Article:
By Tim Fanning

THE police were called to the Centro Canino in Es Pillarí yesterday as the already sour relations between staff and supporters of the animal refuge and local residents took a turn for the worse.

Events began shortly after 11am when a small group of sympathisers were making their way to the Centro Canino for a planned show of solidarity.
A few hundred metres from the entrance to the Centro Canino a group of local residents told them that they were on a private land and could not go any further.

When they remonstrated with the residents, they were threatened with violence, according to the Vice President of the Centro Canino, Julie Ford.
At this stage one of the Centro Canino supporters rang the police. According to Ford, who didn't hear the conversation between the two groups, those who came to support the Centro Canino were “well-behaved” and “peaceful”. “There was no trouble on our behalf,” she added.
The President of the Centro Canino, Juan Gil, and a number of supporters yesterday filed a complaint against two of the local residents.
Meanwhile, the Centro Canino has distanced itself from the proposed boycott of businesses in Palma by a group of British sympathisers.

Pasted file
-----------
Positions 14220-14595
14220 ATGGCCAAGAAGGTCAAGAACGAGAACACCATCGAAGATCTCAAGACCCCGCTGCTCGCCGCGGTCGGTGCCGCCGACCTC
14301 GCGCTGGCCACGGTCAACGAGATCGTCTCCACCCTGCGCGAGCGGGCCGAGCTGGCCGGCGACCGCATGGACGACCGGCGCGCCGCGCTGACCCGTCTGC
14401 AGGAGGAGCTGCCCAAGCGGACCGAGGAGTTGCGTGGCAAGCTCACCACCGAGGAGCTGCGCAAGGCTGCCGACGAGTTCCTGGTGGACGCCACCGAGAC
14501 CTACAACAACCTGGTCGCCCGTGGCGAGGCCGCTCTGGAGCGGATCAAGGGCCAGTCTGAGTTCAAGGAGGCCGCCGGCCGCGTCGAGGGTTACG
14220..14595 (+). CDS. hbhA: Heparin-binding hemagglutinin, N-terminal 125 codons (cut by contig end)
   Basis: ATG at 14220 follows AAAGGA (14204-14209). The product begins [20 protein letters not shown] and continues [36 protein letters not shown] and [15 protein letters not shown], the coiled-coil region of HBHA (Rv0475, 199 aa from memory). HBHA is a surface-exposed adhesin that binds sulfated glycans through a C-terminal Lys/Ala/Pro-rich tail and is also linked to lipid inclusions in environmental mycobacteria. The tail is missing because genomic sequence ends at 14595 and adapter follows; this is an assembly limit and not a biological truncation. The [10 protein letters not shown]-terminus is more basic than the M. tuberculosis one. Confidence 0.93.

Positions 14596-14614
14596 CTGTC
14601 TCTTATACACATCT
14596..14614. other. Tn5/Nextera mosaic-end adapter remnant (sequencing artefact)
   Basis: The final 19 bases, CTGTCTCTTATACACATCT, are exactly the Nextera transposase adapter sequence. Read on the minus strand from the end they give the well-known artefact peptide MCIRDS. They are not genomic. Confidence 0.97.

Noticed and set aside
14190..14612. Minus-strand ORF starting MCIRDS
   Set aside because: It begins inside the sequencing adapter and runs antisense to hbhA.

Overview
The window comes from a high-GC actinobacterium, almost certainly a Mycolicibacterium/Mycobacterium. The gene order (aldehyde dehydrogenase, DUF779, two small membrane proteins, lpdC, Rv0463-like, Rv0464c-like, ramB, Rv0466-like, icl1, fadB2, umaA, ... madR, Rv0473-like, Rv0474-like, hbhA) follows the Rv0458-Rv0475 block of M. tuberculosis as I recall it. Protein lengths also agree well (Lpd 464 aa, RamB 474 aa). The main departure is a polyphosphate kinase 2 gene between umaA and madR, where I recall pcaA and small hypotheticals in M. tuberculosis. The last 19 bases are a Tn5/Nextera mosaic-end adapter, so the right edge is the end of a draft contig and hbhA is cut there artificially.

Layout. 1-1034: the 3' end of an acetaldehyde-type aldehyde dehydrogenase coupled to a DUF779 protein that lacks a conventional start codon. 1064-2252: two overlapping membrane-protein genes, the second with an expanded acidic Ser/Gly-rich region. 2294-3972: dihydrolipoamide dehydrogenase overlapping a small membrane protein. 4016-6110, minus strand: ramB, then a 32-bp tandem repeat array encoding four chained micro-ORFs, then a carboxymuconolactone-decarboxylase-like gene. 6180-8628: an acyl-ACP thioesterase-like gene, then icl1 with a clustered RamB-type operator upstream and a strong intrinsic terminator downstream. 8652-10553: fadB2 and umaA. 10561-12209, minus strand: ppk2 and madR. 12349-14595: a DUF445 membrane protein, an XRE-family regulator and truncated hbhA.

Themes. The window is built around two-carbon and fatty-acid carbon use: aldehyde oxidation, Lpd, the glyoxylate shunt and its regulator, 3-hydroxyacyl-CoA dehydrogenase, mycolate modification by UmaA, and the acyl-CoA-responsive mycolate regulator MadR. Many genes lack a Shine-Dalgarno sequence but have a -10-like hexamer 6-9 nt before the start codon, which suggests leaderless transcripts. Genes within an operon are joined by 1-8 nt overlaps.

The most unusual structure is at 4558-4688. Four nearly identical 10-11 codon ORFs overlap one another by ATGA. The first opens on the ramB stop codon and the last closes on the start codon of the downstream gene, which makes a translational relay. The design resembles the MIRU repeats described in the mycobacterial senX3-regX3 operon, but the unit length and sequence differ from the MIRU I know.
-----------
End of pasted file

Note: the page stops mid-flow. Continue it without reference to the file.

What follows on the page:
To this end the Centro Canino has released a statement to the Bulletin, published above.
Ford said that many in the city had provided help and assistance. “We have an awful lot of Majorcan supporters.” “There are a lot of shops and businesses that have supported us over the years.” She said she didn't want people to think that the Centro Canino was responsible for the boycott threats. “We just hope the situation will be resolved amicably,” she said. “A lot of things have got out of hand and are not in our control.” The Centro Canino and Palma Council are awaiting a legal ruling on the order to close the animal refuge down.
On Sunday, a number of animal welfare groups will hold a demonstration in the Borne in Palma demanding more stringent animal protection legislation.